Also, unlike the vibrant, clean shaven and youthful Yanklowitz, Rubashkin appears to follow a more traditional image of the diminutive, bearded and middle aged Jew in the ultra-Orthodox garb of a plain white shirt and black suit jacket with a black yarmulke. So in this battle we have two gentlemen, having a common a deep identity with Judaism, are otherwise very different in their approaches to it and their other personal characteristics. So why the present conflict?

The Commutation 

On December 22, 2017 President Donald Trump commuted the sentence of Rubashkin allowing him to go free, but requiring him to continue to pay restitution to his banking creditors in Iowa to the tune of $35 million. I had the experience of spending the past weekend listening to the accounts of two former employees of Rubashkin who happened to think very highly of him and in fact though of him as a personal friend and treasure. Obviously there are probably those that think otherwise of him. What I was struck by however was not only their joy at his release, but at their frank concession that he should have served at least some time in prison for the crimes that he was convicted of. It has been rare over the years to hear anyone claim that he should be completely exonerated; the fact is that there were violations of immigration law at Agriprocessors under Sholom Rubashkin, and if they had been pursued then perhaps there would have been discovered cases of environmental violations and animal rights abuse.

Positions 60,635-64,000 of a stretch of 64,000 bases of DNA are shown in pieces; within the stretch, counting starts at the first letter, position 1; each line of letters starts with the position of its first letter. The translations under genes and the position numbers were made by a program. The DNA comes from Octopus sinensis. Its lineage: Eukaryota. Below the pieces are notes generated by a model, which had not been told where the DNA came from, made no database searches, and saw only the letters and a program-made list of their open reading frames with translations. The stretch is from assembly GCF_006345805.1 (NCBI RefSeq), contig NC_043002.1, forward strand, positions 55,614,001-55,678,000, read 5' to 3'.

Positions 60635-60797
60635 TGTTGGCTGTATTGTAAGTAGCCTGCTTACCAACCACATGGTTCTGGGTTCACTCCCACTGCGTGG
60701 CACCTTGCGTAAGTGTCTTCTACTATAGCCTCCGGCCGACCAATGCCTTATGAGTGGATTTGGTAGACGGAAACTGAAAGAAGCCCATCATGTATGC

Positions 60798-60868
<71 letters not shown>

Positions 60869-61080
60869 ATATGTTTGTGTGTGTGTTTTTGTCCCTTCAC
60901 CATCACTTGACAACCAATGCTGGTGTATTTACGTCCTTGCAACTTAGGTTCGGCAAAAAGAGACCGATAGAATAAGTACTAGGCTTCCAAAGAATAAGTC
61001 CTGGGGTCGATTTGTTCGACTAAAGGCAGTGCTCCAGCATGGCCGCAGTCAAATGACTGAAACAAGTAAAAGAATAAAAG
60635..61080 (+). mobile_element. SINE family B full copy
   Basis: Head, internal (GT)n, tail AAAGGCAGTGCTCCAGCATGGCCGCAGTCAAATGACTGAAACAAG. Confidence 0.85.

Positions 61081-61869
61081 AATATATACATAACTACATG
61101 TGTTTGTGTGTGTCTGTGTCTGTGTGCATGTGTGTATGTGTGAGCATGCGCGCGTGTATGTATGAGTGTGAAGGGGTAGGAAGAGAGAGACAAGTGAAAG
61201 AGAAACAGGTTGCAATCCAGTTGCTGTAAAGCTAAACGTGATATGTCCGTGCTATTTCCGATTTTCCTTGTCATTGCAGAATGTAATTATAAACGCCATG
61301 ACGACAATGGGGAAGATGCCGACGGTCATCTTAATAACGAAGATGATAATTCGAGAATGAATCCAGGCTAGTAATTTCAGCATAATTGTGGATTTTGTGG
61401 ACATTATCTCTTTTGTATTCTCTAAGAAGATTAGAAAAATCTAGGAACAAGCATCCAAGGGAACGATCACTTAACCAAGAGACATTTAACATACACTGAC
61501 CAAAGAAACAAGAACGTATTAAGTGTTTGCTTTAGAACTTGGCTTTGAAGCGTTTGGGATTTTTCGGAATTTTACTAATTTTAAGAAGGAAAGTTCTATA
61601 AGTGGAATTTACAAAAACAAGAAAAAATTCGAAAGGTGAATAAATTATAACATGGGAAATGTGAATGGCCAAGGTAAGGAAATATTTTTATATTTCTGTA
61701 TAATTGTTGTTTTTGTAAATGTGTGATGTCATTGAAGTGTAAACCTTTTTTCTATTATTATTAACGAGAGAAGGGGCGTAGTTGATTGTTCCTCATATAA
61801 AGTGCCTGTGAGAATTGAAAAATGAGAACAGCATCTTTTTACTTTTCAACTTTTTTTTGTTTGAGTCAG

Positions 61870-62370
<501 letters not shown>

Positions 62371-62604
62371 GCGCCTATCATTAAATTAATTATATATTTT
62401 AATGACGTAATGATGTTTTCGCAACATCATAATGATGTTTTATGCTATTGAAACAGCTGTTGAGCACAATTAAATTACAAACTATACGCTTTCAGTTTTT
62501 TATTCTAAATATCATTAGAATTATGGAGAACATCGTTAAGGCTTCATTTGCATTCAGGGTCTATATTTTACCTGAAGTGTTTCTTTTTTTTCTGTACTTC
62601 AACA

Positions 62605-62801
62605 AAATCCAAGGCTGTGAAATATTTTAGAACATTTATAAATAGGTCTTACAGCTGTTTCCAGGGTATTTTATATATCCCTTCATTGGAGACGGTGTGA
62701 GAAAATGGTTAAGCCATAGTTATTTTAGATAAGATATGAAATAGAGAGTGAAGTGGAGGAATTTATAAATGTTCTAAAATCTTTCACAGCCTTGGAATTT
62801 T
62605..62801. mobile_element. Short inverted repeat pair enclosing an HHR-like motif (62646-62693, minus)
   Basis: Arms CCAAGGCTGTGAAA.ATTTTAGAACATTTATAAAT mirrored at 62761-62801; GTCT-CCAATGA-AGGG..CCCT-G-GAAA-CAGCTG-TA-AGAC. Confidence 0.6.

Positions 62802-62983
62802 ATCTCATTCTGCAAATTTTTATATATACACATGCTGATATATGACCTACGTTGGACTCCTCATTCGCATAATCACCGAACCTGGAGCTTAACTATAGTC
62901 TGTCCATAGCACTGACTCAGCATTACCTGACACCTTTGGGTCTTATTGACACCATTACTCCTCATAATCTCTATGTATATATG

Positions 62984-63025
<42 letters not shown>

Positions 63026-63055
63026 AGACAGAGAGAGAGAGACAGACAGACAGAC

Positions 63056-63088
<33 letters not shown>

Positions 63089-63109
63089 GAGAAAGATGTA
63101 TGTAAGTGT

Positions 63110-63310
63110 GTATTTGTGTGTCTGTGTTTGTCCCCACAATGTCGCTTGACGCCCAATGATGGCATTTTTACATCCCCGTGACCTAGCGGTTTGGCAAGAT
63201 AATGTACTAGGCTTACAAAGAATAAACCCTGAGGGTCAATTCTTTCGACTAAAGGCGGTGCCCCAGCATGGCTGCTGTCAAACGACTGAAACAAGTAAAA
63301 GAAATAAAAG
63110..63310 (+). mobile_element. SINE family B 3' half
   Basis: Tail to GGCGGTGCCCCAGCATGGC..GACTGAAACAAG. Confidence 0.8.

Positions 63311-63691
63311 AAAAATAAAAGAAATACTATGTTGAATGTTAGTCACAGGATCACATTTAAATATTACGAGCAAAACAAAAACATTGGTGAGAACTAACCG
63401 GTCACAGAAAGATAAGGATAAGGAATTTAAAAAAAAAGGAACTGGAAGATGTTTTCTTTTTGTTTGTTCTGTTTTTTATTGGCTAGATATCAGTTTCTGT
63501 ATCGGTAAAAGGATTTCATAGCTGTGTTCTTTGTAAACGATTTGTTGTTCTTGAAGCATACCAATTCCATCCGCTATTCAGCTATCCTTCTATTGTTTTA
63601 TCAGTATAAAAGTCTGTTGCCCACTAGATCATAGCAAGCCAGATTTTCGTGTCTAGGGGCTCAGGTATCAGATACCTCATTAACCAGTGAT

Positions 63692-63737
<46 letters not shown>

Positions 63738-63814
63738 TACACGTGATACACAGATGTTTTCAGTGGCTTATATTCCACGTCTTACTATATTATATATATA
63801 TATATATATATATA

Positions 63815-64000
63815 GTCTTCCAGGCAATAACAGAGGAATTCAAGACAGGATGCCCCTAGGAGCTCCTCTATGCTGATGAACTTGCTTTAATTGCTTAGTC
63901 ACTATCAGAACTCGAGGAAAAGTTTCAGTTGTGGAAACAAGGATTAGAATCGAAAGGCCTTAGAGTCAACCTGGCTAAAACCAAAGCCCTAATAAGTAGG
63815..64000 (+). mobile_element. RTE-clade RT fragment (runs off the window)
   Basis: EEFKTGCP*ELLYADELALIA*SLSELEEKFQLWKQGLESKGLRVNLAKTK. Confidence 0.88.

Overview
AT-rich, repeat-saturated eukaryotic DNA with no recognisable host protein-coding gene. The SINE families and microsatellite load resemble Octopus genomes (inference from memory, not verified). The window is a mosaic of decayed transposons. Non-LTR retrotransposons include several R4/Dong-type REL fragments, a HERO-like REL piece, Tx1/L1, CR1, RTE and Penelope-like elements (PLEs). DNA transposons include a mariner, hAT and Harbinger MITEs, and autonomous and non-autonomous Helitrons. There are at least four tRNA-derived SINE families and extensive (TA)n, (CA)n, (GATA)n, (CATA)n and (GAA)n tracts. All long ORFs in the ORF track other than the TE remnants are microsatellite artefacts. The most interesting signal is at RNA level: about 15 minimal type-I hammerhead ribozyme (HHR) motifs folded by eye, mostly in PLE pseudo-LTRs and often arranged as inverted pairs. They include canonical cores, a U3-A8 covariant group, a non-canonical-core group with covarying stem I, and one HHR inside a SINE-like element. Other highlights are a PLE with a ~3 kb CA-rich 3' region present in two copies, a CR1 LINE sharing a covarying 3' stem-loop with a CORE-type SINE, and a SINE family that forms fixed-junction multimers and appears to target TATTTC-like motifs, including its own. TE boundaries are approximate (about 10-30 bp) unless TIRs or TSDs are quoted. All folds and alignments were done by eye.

The Reaction

One can debate whether this man was appropriately prosecuted, or whether the punishment fit the crime, but ultimately most would agree that a 27 year prison sentence for a federal crime that normally draws a sentence of 5 years smacks of judicial zealotry.  

For Shmuly Yanklowitz however, this is not sufficient. The 27 year prison sentence that would have left Rubashkin in prison until the age of 77 was wholly apropos,  and in an op-ed in Newsweek claimed that the commutation should provoke this reaction: